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UBC Theses and Dissertations

The meaning of body, food, eating, and health for first generation Filipino Canadian women in British Columbia’s lower mainland Farrales, Lynn Labrador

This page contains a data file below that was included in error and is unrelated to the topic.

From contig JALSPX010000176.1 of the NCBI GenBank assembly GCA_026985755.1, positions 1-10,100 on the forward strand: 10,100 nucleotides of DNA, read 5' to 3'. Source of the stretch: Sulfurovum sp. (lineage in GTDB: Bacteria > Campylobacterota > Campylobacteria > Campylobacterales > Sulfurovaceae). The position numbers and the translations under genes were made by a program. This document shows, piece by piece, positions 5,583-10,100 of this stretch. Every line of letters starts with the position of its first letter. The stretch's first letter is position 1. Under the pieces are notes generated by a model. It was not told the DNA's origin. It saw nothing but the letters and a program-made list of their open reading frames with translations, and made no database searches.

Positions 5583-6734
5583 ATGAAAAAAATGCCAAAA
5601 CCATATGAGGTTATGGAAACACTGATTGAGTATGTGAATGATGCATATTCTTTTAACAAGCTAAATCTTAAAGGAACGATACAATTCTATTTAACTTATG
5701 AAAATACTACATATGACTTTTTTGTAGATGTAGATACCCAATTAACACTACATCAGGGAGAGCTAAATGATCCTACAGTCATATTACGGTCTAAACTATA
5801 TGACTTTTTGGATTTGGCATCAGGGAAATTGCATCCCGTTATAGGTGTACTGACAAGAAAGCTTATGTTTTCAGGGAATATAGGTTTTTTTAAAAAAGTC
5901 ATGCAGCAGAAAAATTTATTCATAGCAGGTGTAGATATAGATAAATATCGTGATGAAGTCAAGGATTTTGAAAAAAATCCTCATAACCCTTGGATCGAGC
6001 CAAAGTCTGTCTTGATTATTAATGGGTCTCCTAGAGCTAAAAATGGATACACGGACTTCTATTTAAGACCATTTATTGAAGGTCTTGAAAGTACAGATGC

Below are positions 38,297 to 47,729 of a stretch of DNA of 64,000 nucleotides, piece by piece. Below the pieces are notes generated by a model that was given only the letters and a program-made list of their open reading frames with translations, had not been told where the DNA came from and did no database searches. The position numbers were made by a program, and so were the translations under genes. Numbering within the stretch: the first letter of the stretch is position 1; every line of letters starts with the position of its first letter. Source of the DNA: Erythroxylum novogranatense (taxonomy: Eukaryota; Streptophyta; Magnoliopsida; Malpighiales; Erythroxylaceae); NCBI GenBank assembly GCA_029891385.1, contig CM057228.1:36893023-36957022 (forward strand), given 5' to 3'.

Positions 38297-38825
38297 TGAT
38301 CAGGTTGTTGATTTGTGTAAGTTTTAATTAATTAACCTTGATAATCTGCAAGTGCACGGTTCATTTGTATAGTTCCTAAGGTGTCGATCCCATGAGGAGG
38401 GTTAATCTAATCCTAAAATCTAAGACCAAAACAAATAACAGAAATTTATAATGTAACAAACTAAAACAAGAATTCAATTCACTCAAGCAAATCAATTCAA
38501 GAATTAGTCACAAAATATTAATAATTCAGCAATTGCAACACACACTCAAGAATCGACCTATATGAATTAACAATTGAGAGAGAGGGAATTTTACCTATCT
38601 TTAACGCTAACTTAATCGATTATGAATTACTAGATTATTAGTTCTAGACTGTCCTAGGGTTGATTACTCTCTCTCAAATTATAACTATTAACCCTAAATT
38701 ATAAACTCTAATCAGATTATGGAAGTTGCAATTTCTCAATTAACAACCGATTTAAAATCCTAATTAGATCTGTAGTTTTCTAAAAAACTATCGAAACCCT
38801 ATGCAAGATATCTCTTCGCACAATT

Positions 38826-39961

Information on the meaning systems underlying body, food, eating, and health for many ethnic cultures within North American society is limited. Existing research suggests that the meaning systems for body, food, eating, and health for most ethnic cultures differ from those of the host North American culture. Despite the growing Filipino Canadian population, no information was found for this ethnic group with regard to these issues. With an increased understanding of Filipino Canadian culture, health professionals working with women of Filipino Canadian ethnicity will have the tools needed to provide culturally sensitive care. Therefore, the objective of this thesis was to increase the understanding of the culture of Filipino Canadian women as it pertains to body, food, eating, and health. The qualitative research paradigm was chosen to explore the culture of Filipino Canadian women because, as opposed to quantitative research where the goals are to verify, predict, and control, the goals of qualitative research are to explain, discover, understand, and generate theories. The processes of sampling, data collection, and data analysis occured simultaneously throughout the research process. Sampling was purposive in that informants were chosen according to certain characteristics in order to highlight similarities and differences between informants. The informants consisted of first generation Filipino Canadian women from 19 to 30 years old who were born in the Philippines to parents of Filipino heritage. Data were collected from eleven informants by conducting semi-structured open-ended interviews. Preliminary data analysis guided subsequent sampling of participants, interviews, and analysis strategies. Later analysis stages involved the development of the major themes using domain and taxonomic analyses. Several steps were taken to ensure the trustworthiness of the research. First, peer debriefing, negative case analyses, and member checks were used to establish the credibility of the emergent themes. Second, rich descriptions of the context were provided in order to aid in the transferability of the findings. Third, an inquiry audit was conducted in order to establish the dependability of the research process and confirmability of the findings. The majority of informants valued thinness, valued the concept of "watching" fat, rice and sweet, salty, and junk food intake, and were concerned about minimizing disease risk. These views were associated with "Canadian" culture. On the other hand, a minority valued fatness, valued the concept of "just eating" fat and rice, and revealed a concern with maximizing disease resistance. These views were associated with "Filipino" culture. Although the findings suggested that the informants were fairly well assimilated into the host North American culture, evidence does exist which shows that most of them experienced the conflict of the "Filipino" and "Canadian" cultural systems.

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